"Top Five" Philosophy Works

Burt Thorp bthorp at PLAINS.NODAK.EDU
Mon Nov 22 08:13:56 UTC 1999

Yeah, obviously I missed that somehow.  But I guess I was thinking that it
makes no sense to try to compare Indian philosophy in the 20th century with
western philosophy.  One should instead compare the most creative periods
of Indian philosophy with the creative periods in the west.  For the west,
those periods would be the Greeks, then a long gap until Descartes and up
to the early 20th century (the books on the list).  The second half of the
present century has been mostly dead and derivitive as far as philosophy
goes.  But for India, the creative period would be in the past, Nagarjuna
and others.  Or, who?

Aurobindo, though certainly worth reading, never struck me as a philosopher
at all.  Rather, he is a tantric mystic, who, because of his western
education, was able to create a veneer of western rationality in his books.
 Radhakrishnan was a good writer, but I never could tell what advances he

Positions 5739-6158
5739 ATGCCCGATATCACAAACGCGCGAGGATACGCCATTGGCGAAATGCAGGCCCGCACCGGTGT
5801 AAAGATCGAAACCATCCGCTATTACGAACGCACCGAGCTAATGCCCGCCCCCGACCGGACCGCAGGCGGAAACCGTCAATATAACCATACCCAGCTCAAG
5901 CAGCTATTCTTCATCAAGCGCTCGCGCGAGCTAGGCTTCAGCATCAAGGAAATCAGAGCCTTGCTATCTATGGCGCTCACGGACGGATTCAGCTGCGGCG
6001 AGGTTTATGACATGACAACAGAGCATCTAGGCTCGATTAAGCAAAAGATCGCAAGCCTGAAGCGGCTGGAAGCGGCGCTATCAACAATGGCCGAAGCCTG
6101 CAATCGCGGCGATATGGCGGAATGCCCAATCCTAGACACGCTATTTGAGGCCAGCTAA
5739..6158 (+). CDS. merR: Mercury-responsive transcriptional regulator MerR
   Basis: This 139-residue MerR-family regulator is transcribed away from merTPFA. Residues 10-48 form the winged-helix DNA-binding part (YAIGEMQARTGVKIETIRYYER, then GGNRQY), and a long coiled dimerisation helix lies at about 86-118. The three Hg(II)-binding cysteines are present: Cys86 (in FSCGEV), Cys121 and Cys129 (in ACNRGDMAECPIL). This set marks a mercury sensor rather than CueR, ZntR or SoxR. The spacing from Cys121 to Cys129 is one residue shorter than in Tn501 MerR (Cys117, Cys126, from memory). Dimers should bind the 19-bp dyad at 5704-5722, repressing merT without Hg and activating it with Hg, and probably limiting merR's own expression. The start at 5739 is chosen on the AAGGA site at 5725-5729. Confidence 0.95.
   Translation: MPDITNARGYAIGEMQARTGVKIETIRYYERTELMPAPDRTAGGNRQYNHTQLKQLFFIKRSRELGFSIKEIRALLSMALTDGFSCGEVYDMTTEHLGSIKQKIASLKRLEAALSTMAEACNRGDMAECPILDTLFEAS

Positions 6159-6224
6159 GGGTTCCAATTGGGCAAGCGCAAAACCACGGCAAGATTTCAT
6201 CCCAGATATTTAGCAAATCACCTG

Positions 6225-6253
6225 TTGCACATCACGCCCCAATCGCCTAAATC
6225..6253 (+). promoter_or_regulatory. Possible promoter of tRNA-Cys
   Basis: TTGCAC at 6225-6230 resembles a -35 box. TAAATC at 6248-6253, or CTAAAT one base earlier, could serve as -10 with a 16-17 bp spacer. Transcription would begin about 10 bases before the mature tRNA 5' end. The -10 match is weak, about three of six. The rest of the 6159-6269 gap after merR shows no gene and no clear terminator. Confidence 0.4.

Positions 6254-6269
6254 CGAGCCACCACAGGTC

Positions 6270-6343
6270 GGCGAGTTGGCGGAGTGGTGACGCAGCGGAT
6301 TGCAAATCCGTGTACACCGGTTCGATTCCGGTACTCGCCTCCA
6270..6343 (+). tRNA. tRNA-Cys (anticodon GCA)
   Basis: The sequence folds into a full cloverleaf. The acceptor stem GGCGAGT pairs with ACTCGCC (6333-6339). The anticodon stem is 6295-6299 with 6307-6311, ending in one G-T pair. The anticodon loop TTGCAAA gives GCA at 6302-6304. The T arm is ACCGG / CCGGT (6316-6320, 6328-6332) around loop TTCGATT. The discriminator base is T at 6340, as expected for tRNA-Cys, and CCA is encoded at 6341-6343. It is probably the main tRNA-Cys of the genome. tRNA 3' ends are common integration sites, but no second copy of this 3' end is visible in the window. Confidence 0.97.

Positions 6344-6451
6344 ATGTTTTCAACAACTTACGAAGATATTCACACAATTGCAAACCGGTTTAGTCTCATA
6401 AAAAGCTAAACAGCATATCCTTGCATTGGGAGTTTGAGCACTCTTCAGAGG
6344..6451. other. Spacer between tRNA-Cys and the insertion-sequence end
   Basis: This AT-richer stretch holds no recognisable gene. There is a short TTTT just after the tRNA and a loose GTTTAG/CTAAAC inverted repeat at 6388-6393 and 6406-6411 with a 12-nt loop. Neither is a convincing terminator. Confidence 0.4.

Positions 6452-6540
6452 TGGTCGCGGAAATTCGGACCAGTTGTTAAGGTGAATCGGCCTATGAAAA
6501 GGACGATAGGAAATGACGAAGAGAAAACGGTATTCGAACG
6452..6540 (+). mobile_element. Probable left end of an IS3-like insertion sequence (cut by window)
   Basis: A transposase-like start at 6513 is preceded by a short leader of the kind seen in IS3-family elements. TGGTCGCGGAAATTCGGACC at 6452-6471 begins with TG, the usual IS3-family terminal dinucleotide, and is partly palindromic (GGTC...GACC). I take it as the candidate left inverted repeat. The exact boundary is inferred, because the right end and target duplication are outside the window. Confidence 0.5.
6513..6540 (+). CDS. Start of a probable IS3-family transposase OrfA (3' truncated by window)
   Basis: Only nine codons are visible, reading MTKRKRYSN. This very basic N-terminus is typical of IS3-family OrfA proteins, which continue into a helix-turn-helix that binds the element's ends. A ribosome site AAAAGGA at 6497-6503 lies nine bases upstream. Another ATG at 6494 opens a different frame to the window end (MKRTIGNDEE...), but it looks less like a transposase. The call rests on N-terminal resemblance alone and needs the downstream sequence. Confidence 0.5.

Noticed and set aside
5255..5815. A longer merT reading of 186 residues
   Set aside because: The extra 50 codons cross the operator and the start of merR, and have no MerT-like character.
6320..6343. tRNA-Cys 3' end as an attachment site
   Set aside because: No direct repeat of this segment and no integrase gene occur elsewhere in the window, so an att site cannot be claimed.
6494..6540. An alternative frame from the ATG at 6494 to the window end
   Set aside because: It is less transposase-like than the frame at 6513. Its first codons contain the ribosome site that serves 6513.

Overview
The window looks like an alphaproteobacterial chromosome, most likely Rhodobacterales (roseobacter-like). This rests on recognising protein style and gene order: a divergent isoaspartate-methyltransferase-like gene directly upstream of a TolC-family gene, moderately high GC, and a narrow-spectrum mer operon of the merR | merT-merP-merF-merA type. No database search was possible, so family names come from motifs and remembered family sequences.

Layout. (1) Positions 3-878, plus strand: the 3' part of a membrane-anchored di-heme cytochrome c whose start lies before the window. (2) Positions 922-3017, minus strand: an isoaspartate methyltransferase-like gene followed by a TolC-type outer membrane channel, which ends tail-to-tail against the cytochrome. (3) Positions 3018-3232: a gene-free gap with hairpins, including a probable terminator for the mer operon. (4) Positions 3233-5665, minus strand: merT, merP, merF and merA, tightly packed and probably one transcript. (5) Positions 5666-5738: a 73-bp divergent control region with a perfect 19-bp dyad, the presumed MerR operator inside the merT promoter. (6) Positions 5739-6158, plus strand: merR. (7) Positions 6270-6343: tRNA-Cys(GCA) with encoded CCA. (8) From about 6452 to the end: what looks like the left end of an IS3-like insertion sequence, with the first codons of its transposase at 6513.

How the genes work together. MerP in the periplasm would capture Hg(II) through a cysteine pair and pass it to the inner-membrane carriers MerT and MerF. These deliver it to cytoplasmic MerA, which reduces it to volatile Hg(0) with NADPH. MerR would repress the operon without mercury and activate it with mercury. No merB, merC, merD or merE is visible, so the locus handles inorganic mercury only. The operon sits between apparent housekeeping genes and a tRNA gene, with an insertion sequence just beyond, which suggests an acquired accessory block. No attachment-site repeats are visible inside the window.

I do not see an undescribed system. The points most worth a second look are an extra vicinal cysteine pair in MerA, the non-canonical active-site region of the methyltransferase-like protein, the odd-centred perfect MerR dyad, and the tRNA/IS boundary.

made on traditional Vedanta.  I do enjoy his Upanishad volume.

Lists of the best whatevers in the 20th century have proliferated--they're
fun but silly.

At 03:14 AM 11/20/1999 +0100, you wrote:
>Burt Thorp wrote:
>> Implicit in Panini (and sometimes explicit in his school) is a philosophy
>> and a logic that predates Wittgenstein and modern linguistic philosophy, or
>> so one could argue.  My former teacher, Hartmut Scharfe, used to teach
>> Panini as part of his undergraduate course on Indian Philosophy at UCLA.
>> At 07:47 PM 11/19/1999 -0000, you wrote:
>> >> Panini's Grammar.
>> >
>> >You mean the twentieth century reincarnation ?
>> >
>> >Best wishes,
>> >Stephen Hodge
>I believe Stephen Hodge's question targeted Panini's date, and not the
value of
>his contribution to philosophy - Panini is not a 20th century philosopher,
>the list that prompted this exchange referred specifically to philosophical
>works of the 20th century.
>Birgit Kellner
>Institut fuer Tibetologie und Buddhismuskunde / Universitaet Wien
>Institute for Tibetan and Buddhist Studies / Vienna University

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